You have been diligently saving for your retirement and are on track for a comfortable life in your post-working years. However, the news headlines warn of the likelihood of an economic recession in the next two or three years. If they’re right, do you have a plan for how to recession-proof your retirement plan?

While no one knows for certain when a recession will hit, it's safe to assume the economy will face a downturn at some point. While you can’t control a recession, you can plan for one. And the earlier you plan, the better off you’ll be.

The following strategies will help you protect your financial plan in the event of a recession. 

Bulk Up Your Savings
If you don’t already have adequate cash reserves, building savings should be your priority. Financial emergencies can happen at any time. Out-of-pocket healthcare costs alone average $7,674 a year, according to a 2018 report from the Milliman Medical Index. Other often unpredictable events, such as sudden unemployment, can strain your finances. When disaster strikes before you’ve built a cushion of cash, you’re more likely to dip into your retirement savings, to the detriment of your long-term retirement goals.

During a recession, you could be forced to take a pay cut or be unemployed for an extended period of time. The rule of thumb is to save three to six months of expenses in your emergency fund. To protect your retirement income plan, plan to invest in a high-yield savings account. 

Pay Off Debt
Money can get tight during a recession. Take the time now to pay off debt and you’ll be in a much better position if the economy takes a downturn. You’ll avoid having to sacrifice income that could be used toward basic living expenses like housing, utilities and groceries to pay off debt. Otherwise, you might struggle to pay your bills and ruin your credit score from missing payments.

Maintaining your credit score is crucial if you want to get approved for new credit when the economy recovers. If you’re having trouble paying back your lenders, contact a financial planner. Together, you can come up with a plan to pay down debt without sacrificing your retirement income goals.

Keep Investments in the Market
Financial markets move in cycles and your best bet is to ride the wave. An impending recession might cause you to consider moving your money to safer options like a savings account or CD (certificate of deposit). Investing comes with some risk, but taking your retirement savings out of the market can put you at a bigger disadvantage in the long-term.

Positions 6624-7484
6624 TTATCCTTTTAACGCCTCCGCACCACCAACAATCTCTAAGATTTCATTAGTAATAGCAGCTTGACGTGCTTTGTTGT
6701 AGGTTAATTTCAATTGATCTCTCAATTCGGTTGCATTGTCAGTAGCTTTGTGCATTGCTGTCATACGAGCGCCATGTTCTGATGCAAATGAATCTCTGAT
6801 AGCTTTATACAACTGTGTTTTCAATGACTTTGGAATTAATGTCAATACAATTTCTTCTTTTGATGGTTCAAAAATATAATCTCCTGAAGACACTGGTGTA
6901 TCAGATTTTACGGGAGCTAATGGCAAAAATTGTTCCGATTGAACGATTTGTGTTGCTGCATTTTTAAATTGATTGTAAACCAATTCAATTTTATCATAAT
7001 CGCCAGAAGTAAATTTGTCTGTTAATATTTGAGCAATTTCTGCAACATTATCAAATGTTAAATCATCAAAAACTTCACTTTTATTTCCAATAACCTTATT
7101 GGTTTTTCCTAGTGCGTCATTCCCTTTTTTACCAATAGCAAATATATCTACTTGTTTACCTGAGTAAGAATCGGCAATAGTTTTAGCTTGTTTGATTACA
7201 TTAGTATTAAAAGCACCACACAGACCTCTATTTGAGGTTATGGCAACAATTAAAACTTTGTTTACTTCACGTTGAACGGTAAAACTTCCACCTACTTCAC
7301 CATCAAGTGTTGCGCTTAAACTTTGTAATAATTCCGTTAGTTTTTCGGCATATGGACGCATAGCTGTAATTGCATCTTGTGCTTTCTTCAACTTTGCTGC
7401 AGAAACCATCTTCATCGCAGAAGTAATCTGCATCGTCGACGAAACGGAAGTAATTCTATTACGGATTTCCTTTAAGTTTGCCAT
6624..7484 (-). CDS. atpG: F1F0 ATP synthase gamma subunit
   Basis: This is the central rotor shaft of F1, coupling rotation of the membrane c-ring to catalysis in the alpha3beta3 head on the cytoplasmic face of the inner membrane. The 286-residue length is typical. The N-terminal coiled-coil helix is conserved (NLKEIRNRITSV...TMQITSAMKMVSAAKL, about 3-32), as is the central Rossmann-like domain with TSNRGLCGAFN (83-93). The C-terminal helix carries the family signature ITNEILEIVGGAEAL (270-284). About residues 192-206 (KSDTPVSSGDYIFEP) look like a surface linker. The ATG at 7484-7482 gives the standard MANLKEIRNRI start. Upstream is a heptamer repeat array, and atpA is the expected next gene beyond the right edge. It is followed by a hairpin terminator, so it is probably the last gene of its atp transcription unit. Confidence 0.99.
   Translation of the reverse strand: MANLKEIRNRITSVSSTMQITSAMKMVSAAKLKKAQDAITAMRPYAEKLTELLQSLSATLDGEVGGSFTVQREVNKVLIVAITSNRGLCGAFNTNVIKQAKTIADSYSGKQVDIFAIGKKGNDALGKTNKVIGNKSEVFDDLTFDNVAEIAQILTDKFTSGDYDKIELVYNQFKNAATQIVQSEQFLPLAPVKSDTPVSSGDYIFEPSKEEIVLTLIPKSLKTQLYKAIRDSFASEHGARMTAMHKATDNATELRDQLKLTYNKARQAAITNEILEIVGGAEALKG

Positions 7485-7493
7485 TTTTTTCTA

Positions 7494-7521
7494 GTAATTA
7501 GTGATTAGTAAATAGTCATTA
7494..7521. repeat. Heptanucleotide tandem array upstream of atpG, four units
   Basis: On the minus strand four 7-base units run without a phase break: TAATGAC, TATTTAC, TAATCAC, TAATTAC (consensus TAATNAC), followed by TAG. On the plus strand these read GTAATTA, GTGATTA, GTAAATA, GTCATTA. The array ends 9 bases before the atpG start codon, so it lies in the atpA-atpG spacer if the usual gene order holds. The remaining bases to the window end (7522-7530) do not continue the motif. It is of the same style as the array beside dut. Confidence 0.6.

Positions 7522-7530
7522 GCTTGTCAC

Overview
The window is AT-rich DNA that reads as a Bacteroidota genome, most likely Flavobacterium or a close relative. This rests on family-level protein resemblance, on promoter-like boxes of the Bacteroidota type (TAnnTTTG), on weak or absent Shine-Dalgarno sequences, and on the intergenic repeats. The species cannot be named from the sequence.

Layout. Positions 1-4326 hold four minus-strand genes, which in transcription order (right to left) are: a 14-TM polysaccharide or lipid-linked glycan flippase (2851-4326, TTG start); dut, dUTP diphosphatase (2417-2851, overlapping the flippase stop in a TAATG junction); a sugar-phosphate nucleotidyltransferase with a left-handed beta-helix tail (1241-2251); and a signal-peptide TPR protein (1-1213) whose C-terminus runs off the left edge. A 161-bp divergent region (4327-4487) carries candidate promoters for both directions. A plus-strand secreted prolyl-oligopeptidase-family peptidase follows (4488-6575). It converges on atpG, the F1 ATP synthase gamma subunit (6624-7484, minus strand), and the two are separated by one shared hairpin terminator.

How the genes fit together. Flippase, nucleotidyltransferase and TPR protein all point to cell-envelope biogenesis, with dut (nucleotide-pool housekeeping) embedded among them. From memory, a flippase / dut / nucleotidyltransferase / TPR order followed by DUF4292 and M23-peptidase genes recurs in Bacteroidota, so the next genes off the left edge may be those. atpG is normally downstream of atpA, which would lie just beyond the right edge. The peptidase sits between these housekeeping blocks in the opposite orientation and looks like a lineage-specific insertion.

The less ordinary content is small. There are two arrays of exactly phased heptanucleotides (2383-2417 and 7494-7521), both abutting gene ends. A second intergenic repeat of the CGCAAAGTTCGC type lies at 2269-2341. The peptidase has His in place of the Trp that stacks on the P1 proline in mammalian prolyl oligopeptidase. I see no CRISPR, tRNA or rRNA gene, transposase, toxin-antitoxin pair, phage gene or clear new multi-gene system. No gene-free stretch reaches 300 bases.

In the short-term, you might protect your portfolio from taking a hit if the market dips. But you’ll miss out on the long-term benefits of staying in the market. 

You also should rebalance your portfolio at least once a year to adjust for risk tolerance. If appropriate, consider automatic rebalancing for your employer-sponsored retirement plan. Your investments should include a variety of stocks, bonds and cash. A mix of riskier investments can help with growth, but you also want some safer assets for stability. 

Work with a CFP® professional
No matter how much you know about managing your money, working with a financial planner can deliver exponential benefits. Financial planners are experts at helping people achieve their financial goals and can guide you toward a financial plan that suits your needs.

You might think paying a financial planner is a waste of money, but a trained professional can help you navigate the uncertainty of a volatile market.

The last thing you want to do is make a rash decision. Working with someone who understands the difficulties of the market can help you make decisions that protect your retirement income plan. 

What is Your Plan?
The best strategy to protect against a recession will depend on your age and financial situation, and your plan will likely look different from someone else’s. Remember that a little less flexibility or freedom in spending now can go a long way toward sustaining your retirement income plan. 

Work with a CFP® professional to build your savings, pay off debt and optimize your finances to recession-proof your retirement income plan. Even if you feel unprepared to face a recession, know that it’s never too late to get prepared.